Asma Jahangir, one of Pakistan’s most prominent human rights activists, succumbed to cardiac arrest on Sunday, 11 February, in Lahore. She was 66.Her funeral is scheduled for February 13. She is survived by two daughters and a son.
A staunch voice against religious extremism and military regimes, Jahangir was a vocal proponent of democracy and secularism.
The life of a relentless activist
A fierce opponent of the military and theocratic factions that have plagued Pakistan in recent decades, Jahangir led a remarkable life that included house arrests, imprisonments and a plan by Pakistani intelligence officers to have her assassinated (as documents leaked five years ago suggested). She was jailed in 1983 for protesting against the military regime of Zia-ul-Haq and was again out under house arrest in 2007 when a state of emergency was declared by Pervez Musharraf.
A graduate of Punjab University, Jahangir was called to her country’s Supreme Court at the age of 30.She was the co-founder and chairwoman of the Human Rights Commission of Pakistan, President of the Pakistan Supreme Court Bar Association (the first woman to do so) and UN special rapporteur for Freedom of Religion and the UN special rapporteur for Human Rights in Iran.She had also co-chaired South Asia Forum for Human Rights and was the vice president of International Federation for Human Rights.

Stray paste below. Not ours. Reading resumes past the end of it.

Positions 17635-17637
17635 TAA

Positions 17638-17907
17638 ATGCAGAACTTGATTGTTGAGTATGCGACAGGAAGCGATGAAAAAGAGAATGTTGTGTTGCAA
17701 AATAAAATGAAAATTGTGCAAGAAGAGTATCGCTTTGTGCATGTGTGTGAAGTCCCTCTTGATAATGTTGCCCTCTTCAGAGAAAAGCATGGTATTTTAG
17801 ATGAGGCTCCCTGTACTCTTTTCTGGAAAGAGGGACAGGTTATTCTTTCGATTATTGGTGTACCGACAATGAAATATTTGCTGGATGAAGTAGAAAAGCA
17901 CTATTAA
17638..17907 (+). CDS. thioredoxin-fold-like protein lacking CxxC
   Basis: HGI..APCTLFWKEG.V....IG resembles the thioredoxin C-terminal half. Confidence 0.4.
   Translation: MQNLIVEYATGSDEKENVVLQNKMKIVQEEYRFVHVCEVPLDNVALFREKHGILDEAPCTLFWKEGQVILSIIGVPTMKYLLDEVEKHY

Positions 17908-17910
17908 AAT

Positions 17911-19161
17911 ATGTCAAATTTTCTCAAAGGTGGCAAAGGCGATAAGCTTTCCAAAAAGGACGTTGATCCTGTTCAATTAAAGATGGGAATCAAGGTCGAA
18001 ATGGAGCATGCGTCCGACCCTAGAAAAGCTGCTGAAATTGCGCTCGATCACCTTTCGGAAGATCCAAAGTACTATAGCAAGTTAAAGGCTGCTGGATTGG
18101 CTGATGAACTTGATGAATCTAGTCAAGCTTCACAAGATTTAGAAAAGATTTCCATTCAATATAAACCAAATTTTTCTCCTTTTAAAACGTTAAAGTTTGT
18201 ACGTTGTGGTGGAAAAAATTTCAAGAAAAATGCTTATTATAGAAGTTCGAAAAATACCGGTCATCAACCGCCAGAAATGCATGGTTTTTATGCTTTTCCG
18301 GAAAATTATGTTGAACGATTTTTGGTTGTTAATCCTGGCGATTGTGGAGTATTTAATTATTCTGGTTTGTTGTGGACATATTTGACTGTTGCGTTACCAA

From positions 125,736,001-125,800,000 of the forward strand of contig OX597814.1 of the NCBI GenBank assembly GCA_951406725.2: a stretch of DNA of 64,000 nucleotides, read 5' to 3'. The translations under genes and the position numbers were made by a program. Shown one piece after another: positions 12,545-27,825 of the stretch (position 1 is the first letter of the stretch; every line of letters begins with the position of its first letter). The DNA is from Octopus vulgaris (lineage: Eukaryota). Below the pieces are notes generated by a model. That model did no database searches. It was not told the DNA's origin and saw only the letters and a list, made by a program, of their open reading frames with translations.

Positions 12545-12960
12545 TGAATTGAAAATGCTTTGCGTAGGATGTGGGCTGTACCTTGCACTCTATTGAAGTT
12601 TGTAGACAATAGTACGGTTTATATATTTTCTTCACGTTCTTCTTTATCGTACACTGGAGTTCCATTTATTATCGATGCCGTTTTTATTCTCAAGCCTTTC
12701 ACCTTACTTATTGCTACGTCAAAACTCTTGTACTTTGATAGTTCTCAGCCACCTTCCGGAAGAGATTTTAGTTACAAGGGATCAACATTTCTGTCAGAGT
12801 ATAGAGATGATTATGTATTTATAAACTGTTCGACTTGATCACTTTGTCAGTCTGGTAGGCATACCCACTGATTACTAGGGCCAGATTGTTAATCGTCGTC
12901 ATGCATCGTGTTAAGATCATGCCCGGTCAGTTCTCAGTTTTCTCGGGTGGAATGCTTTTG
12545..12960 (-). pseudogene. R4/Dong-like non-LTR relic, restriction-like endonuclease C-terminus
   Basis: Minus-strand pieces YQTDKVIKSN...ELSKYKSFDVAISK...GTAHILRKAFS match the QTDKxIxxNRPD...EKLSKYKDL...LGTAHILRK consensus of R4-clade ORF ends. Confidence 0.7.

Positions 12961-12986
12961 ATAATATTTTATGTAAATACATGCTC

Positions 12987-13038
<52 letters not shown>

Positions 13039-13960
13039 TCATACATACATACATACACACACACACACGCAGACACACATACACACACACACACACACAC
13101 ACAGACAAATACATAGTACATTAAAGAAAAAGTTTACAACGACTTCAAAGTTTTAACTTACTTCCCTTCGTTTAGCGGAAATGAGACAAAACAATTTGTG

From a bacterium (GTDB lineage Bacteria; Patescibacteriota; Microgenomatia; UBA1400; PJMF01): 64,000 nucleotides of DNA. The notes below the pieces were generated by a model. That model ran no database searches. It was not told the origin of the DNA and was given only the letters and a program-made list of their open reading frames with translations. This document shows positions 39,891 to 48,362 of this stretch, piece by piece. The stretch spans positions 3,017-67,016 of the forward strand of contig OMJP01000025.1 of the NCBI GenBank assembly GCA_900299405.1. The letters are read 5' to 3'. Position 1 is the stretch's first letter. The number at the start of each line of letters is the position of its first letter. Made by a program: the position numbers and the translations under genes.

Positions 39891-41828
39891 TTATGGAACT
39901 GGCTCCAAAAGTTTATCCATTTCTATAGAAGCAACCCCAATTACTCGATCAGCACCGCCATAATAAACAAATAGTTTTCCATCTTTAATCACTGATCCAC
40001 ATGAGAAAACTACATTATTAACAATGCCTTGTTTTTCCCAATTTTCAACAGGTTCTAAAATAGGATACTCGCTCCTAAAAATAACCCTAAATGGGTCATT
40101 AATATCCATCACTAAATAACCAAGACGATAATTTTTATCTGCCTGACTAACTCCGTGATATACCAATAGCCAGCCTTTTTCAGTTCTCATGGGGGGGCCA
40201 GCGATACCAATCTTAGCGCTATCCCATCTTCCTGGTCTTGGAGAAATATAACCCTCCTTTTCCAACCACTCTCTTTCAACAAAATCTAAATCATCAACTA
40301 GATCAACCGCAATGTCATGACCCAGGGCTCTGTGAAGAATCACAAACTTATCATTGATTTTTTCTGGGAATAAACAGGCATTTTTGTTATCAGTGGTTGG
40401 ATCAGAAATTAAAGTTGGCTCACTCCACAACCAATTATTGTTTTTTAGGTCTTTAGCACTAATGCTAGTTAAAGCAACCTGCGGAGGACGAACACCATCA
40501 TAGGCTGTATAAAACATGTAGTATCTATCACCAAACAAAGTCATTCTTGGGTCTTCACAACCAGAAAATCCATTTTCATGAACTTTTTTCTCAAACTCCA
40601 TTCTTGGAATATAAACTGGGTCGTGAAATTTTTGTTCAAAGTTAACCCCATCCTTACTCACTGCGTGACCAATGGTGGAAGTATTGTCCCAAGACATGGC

Condolences pour in from all quarters
Lawyers, activists and politicians termed Jahangir’s death a “great loss” for Pakistan. Pakistan’s President Mamnoon Hussain expressed grief over Jahangir’s death, saying she rendered unprecedented services for the rule of law.“Today, the country has been deprived of a courageous and disciplined person, who was the voice of the voiceless,” Prime Minister Shahid Khaqan Abbasi said, adding that Jahangir fought fearlessly for human rights.
Jahangir is the recipient of several awards including the 2014 Right Livelihood Award (along with Edward Snowden), 2010 Freedom Award, Hilal-i-Imtiaz in 2010, Sitara-i-Imtiaz, Ramon Magsaysay Award, 1995 Martin Ennals Award for Human Rights Defenders (the “Nobel Prize for human rights”), and the UNESCO/Bilbao Prize for the Promotion of a Culture of Human Rights. She was also awarded an Officier de la Légion d’honneur by France.